Every year, more than 400,000 new books find their way into print. What those who venture into the self-publishing arena are learning very quickly is that it is even harder to get your book on the shelf of  the few remaining large bookstore chains.
If a buyer at a major bookstore takes the time to look at your labor of love, he will ask: Who is going to buy this book? If he believes your book has a good shot in the marketplace, he will get into the details of where it might sell best and how many he might take a risk on.
So what can you do to improve your chances of being selected and improve the buyer’s chances of having backed a winner?
Before you get too far along into your new publishing venture, take the time to create a marketing plan for your book. Pay attention to the following:

1. Who Is the Target Audience for the Book?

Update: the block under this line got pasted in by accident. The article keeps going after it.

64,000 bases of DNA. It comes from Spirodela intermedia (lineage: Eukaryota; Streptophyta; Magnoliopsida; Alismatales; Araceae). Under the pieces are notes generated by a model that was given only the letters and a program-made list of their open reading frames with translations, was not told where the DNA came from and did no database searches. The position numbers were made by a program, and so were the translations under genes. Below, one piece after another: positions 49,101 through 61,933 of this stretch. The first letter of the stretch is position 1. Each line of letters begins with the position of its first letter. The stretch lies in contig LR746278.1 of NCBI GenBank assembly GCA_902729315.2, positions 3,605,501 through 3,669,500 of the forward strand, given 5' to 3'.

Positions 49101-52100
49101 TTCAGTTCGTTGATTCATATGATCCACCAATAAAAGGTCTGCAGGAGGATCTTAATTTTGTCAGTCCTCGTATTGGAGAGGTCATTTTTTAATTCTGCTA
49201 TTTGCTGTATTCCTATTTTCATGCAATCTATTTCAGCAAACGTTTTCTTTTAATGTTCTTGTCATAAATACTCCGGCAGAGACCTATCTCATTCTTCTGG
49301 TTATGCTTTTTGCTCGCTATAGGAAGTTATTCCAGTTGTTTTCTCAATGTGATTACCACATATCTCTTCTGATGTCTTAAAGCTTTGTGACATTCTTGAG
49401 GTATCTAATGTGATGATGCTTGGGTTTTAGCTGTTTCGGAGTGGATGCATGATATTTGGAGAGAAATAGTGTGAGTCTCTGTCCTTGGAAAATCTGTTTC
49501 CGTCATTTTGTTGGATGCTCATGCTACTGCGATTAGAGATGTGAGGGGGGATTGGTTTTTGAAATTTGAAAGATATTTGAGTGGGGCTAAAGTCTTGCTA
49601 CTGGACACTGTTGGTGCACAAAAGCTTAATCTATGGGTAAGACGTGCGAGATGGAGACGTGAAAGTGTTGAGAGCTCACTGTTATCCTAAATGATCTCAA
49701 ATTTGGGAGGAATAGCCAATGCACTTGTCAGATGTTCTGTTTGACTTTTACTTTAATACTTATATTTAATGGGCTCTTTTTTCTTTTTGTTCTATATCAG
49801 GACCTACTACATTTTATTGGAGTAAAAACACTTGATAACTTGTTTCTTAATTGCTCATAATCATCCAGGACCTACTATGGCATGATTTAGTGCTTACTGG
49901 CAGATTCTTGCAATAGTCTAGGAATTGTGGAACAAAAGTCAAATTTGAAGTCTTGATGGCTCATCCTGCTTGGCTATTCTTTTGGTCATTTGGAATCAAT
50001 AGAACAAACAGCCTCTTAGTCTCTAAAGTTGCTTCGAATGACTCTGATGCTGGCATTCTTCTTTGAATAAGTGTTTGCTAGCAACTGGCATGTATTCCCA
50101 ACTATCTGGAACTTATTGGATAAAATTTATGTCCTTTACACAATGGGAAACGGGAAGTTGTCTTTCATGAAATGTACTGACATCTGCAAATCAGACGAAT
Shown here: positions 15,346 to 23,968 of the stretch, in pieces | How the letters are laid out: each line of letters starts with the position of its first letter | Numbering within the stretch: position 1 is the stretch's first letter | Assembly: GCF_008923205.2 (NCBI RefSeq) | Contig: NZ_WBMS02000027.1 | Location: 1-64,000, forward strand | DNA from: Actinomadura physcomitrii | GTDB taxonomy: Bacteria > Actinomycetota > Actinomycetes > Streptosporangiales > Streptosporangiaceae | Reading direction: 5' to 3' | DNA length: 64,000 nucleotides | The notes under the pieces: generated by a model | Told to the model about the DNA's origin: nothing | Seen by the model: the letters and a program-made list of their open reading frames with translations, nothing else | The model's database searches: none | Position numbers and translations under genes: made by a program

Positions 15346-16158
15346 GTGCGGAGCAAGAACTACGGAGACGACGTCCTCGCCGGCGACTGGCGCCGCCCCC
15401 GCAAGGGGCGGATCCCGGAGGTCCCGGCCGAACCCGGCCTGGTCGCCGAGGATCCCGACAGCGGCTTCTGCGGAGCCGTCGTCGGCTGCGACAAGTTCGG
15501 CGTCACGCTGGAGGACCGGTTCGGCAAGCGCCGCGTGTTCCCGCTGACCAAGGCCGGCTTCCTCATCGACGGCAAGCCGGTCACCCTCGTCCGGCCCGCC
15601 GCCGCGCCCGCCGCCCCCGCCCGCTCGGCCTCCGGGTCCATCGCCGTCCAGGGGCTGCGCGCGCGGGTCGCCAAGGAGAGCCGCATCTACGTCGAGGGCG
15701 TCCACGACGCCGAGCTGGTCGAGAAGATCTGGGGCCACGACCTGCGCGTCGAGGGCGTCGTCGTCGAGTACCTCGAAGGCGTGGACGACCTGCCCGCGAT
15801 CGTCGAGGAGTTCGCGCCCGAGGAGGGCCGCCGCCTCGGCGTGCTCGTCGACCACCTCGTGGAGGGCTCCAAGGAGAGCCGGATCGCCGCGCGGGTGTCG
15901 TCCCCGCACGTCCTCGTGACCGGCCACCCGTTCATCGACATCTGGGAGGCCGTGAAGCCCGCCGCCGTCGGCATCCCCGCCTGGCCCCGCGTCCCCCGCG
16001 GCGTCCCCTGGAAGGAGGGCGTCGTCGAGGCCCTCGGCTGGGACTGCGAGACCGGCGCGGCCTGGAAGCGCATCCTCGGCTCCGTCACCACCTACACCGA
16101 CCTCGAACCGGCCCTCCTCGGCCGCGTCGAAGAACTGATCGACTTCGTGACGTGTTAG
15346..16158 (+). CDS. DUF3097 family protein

What other books have succeeded/failed in your genre? What can you learn from the successes/failures of the other books? Know your target audience intimately.

2. Timing of Your Book’s Release

Is there a national or global event that could make your book launch more timely? Is there a certain month, season or holiday that offers a platform for your book release? 
Go into the bookstores in which you want your books sold and look at the books displayed during the year. Figure out where your book would fit in the product mix. In other words, understand the selling strategy of retailers you hope to do business with someday.

3. Promotion Hooks 

There will be hundreds of thousands of books competing for the same shelf space as yours. What are the angles that give your book an edge? 
Look at articles that have been written about books like yours. Identify journalists or bloggers that you feel will connect with your book. Then write up six or seven stories about your book or the making of your book that you think will be of interest to those writers. Being equipped with story ideas of your own may well inspire more and better articles.